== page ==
Elkton, Md.—Oct. 14
With near-perfect going, Derek di Grazia’s CCI*** course today at the Dutta Corp. Fair Hill International was more a speed test than usual.
Known by riders as more of a 3 ½-star, the course is big, bold and galloping, and the tests don’t let up until the end.
Thirty-six pairs started the course and 28 finished, with only four making the optimum time of 10 minutes.
Colleen Rutledge and her homebred Covert Rights rose to the top when dressage leaders Selena O’Hanlon and Foxwood High added 1.6 time penalties to slip into second place. Will Coleman and the speedy Tight Lines rocketed up from 13th to third when they finished under the time.
“He gets every gold star I can possibly give him. He saved my butt when I got us into trouble. He was foot-perfect on 90 percent of the course, and the one place I got us into trouble he got us out,” said Rutledge. “I was way too bold coming into the brush to the corner over the ditches [16ab,] and he picked himself up, dove himself through the flags, and I don’t know how he didn’t lose both of us in the process, but he wins every gold star for that. “
Rutledge went early in the order so she didn’t have a lot of time to hear how the course was riding, but she said that was just fine.
“I try really hard not to [listen to reports] for the most part because it makes my head go in a different way. I have to go out and ride my plan rather than somebody else’s plan,” she said. “For the most part I went out and rode my plan. Luckily I know he’s got the experience behind him. He’s already done two four-stars, and we’ve had a bit of a year off. He reads the fences. He’s so much more mature now and so much more experienced now where I could just gallop down and see the stride from six strides away and attack the fences. He didn’t have a point where he was questioning.”
Rutledge and the 11-year-old Thoroughbred/Clydesdale cross gelding have topped the CIC***s at Richland Park (Mich.) and Morven Park (Va.) on their way to Fair Hill this season.
“He’s just the most fun on cross-country because you don’t have to tug, you don’t have to do anything, you point him at the fences and he just rolls with it,” said Rutledge, Frederick, Md. “That being said, that makes him so incredibly fast because I don’t have to worry about slowing down to the fences because he’ll bring himself back. It makes it a blast. That is probably one of the most fun cross-countries I’ve had in a long time.”
O’Hanlon was disappointed in herself for her time penalties, but says that “Woody,” a 14-year-old Canadian Sport Horse gelding owned by John and Judy Rumble, felt amazing.
“Woody was super. My biggest concern was the terrain and his fitness because I live on a flat property, and I have to ship around a lot. We gave him a shave yesterday after he finished his dressage, so he felt fresh and light,” she said.
“The time wasn’t his fault. He’s one of the fastest horses we’ve got. He was on form and full of running right until the end,” she continued. “The easy galloping fences in between where I should have been able to gallop out of stride, my eye wasn’t on. I ended up wasting too much time at straightforward galloping fences. He understands now that when I bring my shoulders up to set up and look. But he’s still a very big horse, and the ongoing problem throughout all three phases is teaching him to speed up his hind legs. As my mother says, you’ve got to teach him to be a cat on a hot tin roof.”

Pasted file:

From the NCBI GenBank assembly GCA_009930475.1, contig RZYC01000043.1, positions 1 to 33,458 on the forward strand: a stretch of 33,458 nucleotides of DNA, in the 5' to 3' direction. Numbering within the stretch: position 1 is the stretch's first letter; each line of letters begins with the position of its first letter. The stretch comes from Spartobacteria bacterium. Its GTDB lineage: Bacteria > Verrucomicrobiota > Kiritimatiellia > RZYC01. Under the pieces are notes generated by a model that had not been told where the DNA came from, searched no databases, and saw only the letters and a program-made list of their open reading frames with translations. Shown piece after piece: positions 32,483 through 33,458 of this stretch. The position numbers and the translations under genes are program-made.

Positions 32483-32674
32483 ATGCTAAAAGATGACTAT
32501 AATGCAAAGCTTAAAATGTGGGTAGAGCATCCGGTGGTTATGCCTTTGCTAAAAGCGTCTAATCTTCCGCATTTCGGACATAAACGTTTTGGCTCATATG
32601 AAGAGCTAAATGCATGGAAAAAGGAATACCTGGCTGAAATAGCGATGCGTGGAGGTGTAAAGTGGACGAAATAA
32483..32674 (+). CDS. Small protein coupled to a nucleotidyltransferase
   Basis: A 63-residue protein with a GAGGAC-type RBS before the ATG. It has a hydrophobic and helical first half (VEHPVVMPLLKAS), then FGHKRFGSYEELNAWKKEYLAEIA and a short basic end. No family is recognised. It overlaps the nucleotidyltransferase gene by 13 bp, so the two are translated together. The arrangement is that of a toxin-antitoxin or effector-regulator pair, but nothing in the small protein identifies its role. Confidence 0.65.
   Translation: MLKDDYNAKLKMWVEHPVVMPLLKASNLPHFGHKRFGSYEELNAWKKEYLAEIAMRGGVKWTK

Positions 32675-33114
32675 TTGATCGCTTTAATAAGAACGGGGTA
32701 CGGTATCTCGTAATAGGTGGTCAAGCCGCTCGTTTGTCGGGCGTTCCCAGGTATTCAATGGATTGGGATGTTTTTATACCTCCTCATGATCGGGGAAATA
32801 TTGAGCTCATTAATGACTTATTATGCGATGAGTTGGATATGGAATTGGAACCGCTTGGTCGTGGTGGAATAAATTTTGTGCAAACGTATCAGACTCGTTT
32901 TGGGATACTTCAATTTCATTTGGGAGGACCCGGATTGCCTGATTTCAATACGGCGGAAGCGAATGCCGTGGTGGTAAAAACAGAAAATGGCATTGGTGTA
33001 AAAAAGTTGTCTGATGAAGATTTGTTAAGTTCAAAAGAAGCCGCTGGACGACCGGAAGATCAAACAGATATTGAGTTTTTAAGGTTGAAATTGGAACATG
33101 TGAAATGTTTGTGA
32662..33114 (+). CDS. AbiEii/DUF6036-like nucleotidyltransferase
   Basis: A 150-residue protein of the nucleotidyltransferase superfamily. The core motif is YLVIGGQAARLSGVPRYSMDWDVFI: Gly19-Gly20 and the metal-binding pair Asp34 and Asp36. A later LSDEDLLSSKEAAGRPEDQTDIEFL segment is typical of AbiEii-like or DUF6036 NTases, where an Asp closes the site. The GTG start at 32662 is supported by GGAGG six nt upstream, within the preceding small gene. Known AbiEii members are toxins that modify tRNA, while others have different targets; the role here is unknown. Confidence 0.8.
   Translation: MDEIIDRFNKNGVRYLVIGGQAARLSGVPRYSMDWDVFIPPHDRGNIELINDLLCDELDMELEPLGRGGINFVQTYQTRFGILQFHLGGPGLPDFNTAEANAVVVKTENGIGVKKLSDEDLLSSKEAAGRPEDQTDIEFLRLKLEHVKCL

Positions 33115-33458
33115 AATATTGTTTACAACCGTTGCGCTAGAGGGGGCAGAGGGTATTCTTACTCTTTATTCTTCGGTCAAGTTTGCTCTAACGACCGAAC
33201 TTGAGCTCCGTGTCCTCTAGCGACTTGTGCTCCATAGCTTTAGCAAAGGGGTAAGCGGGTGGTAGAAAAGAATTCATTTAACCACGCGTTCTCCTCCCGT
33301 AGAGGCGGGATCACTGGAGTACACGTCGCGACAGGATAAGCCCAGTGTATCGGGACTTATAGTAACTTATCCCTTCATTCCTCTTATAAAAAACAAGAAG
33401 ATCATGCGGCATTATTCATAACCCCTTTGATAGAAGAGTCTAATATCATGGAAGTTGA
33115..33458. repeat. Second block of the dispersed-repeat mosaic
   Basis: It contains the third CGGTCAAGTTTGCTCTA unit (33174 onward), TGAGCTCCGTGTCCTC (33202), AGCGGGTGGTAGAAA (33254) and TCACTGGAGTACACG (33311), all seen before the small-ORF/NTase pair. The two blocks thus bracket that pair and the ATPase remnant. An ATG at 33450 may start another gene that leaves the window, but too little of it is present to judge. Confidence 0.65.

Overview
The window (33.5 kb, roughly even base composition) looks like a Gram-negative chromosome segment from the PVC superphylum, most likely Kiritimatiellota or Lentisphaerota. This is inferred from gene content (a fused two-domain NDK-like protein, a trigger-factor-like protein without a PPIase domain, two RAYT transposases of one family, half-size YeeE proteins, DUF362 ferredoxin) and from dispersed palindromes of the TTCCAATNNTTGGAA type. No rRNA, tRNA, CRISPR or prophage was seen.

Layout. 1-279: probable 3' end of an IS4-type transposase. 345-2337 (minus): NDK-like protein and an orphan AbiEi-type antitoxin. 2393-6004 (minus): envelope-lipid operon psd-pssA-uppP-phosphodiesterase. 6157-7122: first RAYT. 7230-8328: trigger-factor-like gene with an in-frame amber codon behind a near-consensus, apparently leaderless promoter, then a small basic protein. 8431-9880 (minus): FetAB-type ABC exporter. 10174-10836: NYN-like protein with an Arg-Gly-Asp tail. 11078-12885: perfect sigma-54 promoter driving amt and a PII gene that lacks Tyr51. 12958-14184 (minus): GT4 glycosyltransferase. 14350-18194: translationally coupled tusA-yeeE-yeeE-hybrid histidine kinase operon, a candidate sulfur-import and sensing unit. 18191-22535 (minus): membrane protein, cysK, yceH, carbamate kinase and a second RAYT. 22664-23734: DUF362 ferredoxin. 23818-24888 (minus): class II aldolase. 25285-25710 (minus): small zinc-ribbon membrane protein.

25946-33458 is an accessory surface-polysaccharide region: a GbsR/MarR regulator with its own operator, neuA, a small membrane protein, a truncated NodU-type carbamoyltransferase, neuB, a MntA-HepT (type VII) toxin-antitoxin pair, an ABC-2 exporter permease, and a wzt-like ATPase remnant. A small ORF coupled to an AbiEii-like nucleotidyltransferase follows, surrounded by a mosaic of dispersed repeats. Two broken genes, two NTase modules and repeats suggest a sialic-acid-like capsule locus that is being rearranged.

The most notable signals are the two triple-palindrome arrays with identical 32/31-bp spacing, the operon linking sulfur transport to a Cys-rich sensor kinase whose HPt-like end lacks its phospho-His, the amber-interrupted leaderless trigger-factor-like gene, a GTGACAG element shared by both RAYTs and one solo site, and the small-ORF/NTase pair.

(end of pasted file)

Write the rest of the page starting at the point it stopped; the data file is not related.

Coleman took a tumble on his first horse, Boris O’Hara, when they both fell at fence 20, the Elk Chapel Crossing. Coleman said the gelding is a new ride for him, and they had a miscommunication at an open corner, but both were fine.
Tight Lines, a 10-year-old French Throughbred gelding owned by The Conair Syndicate, won the CCI** at Fair Hill in 2015, and he’s progressed nicely up the levels for Coleman.
“‘Phish’ was great. He never lacks run or gallop. He’s just an animal out there. Most of the trick is getting him to just be rideable and settle. I thought he did a pretty good job of it here,” said Coleman. “It was a hard course and a proper test. I think it’s a testament to the cross-country riding in this country how well it rode today because I do think it was a difficult three-star. I’ve ridden a lot of three-stars around the world, and I would put Fair Hill at the very top in terms of difficulty. I think we’re building something positive in our country, and I think this event plays a huge part of that. I hope we can continue it.”
Coleman joked about how much Phish means to him.
“I love the horse. One of his owners calls him my firstborn and Charlotte, my daughter, my second,” he said. “He’s a great horse and tries hard. He ran well here last year, and I had a bit of a muff up in the show jumping, so I’m hoping tomorrow I can turn that around. He’s been a much better show jumper this year.”
Coleman’s was the only horse fall in the division, but there were five rider falls. California rider Alexis Helffrich fell from London Town when the horse slipped on a turn before fence 4. Jenny Caras fell from Fernhill Fortitude at fence 22, the Herr’s picnic table.
Michael Walton fell from Woodstock Wallaby at fence 7b, an open oxer, and Jennie Jarnstrom had bad luck when Penelope propped before the first fence and she came off on her feet.
Three-star first timer Whitney Mahloch fell from Military Mind at fence 16, the Persimmon Tree Corner.
Heather Morris was eliminated for refusals at fence 9, the Farm Yard Corners.
For full results click here.
The final horse inspection begins tomorrow at 8 a.m. with the CCI** followed by the CCI***.